Restrictive transfusion threshold non-superior to liberal threshold for post-cardiac surgery patients

Restrictive transfusion threshold non-superior to liberal threshold for post-cardiac surgery patients

1. For post-cardiac surgery patients, a restrictive transfusion threshold was not superior to a liberal transfusion threshold in terms of major infection and ischemic events at 3 months.

2. More deaths occurred in the restrictive threshold group than the liberal threshold group.

3. No significant differences in total cost was found between the two treatment groups.

Evidence Rating Level: 1 (Excellent)

Study Rundown: Current transfusion thresholds are based on past trials of patients in an intensive care setting or in the setting of gastrointestinal bleeding. Previous studies examining transfusion thresholds in the cardiac surgery population have demonstrated mixed results with many lacking statistical power.

This multicenter, randomized control trial from the United Kingdom (TITRe2) randomized cardiac surgery patients post-operatively to a transfusion threshold of either less than 9 g/L (liberal) or less than 7.5 g/L (restrictive). At three months follow up, there was no statistical difference between the two groups in terms of the primary outcome of combined major infection (sepsis, wound infections) and ischemic events (strokes, myocardial infarction, ischemic gut, and specific acute kidney injury). However, more deaths occurred in the restrictive threshold group than the liberal threshold group. Overall, mean cost was similar in both groups at 3 months post operation.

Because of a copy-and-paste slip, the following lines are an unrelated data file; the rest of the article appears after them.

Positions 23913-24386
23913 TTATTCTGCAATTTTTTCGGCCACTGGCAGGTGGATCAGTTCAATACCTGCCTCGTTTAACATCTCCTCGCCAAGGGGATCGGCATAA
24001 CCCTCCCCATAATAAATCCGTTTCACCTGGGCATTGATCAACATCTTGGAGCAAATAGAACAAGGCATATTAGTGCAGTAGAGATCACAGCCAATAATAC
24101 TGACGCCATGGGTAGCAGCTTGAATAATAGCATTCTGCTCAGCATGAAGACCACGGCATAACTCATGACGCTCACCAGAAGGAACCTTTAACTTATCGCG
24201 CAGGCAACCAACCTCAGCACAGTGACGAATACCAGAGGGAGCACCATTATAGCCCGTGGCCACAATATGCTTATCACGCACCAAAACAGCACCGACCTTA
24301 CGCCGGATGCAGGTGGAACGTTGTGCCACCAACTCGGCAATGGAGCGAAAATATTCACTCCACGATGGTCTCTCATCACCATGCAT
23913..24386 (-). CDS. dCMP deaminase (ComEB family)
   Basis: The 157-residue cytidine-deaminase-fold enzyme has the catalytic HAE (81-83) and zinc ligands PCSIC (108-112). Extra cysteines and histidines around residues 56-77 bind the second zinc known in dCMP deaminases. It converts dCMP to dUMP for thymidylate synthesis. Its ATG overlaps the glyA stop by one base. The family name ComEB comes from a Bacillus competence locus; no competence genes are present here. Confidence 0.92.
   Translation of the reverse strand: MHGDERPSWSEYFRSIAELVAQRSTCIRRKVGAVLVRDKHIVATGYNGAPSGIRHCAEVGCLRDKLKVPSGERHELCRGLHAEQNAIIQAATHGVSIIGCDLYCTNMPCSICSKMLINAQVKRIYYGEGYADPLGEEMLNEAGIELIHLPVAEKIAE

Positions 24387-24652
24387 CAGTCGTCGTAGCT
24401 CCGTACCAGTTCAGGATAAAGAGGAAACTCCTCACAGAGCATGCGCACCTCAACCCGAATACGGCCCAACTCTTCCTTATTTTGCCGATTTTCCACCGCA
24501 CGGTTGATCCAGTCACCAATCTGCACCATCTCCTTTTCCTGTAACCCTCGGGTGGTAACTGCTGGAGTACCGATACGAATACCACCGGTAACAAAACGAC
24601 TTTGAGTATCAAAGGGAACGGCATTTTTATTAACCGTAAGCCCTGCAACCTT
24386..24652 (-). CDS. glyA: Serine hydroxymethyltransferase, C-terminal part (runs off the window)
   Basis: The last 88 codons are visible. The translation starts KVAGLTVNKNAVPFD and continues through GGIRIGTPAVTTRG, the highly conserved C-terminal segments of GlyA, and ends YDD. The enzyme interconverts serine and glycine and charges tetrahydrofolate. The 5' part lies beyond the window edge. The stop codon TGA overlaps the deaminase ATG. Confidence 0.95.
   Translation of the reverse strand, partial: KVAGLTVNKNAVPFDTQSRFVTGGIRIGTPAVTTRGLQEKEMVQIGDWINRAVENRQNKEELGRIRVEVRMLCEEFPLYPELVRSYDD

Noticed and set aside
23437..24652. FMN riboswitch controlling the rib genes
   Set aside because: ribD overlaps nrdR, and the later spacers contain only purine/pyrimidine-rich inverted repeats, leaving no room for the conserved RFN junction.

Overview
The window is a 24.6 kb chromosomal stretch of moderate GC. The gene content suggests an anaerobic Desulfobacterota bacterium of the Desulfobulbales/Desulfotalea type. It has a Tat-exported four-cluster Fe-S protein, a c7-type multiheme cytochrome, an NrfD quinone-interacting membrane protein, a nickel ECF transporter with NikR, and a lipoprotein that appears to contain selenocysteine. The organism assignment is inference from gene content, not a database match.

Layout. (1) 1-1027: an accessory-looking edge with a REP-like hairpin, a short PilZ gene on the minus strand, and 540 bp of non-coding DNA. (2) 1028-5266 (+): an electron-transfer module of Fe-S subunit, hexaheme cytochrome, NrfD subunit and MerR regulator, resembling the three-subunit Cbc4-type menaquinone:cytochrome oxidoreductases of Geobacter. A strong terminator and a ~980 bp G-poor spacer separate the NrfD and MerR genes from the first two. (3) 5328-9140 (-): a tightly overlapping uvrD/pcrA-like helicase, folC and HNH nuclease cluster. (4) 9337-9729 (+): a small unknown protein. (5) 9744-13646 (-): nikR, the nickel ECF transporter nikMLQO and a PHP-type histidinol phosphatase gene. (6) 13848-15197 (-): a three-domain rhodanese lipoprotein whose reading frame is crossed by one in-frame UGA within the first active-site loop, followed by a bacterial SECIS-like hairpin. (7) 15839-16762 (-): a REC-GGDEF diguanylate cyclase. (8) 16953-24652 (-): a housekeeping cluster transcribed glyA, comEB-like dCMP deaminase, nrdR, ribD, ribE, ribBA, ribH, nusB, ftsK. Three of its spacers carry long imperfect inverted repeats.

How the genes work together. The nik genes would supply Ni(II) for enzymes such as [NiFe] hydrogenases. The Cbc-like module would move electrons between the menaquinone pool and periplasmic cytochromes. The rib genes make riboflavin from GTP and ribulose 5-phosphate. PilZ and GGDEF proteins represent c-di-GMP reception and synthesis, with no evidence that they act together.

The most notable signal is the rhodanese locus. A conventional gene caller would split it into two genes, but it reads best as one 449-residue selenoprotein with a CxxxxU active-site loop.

Even with a paucity of evidence, restrictive thresholds are often favored in most patients for reasons of decreased health utilization and the belief that it does not improve survival. However, this large randomized trial in post-cardiac surgery patients may create a shift towards slightly more aggressive transfusion thresholds for this patient population. While baseline characteristics in both groups were well matched pre-operatively, the suspected underlying cause for anemia was not documented in this study. These results would also be mostly generalizable to only cardiac surgery patients. Future studies will likely further examine wider transfusion thresholds for similar and other patient populations.

Click to read the study, published today in NEJM

Click to read an accompanying editorial in NEJM

Relevant Reading: A blast from the past – Trial of Transfusion Requirements in Critical Care (NEJM 1999)

In-Depth [randomized controlled trial]: This study enrolled 2004 patients from 17 major centers in the United Kingdom and randomized post-cardiac surgery patients to either a restrictive (<7.5g/L) or liberal (<9.0g/L) transfusion threshold. Pre- and intra-operative baseline characteristics were well-matched between the groups including age, gender, CCS angina class, type of cardiac surgery, hemoglobin and use of intra-operative blood-recovery devices. At 3 months follow up, the primary endpoint of combined major infection and ischemic events occurred in 35.1% and 33.0% (p=0.35) in the restrictive versus liberal groups, respectively. There was also no difference in total costs and duration of patient stay in ICU between groups. However, patients randomized to a restrictive threshold had a higher risk of death (hazard ratio 1.64, p=0.045) and acute kidney injury (odds ratio 1.20, p=0.04).

Image: PD

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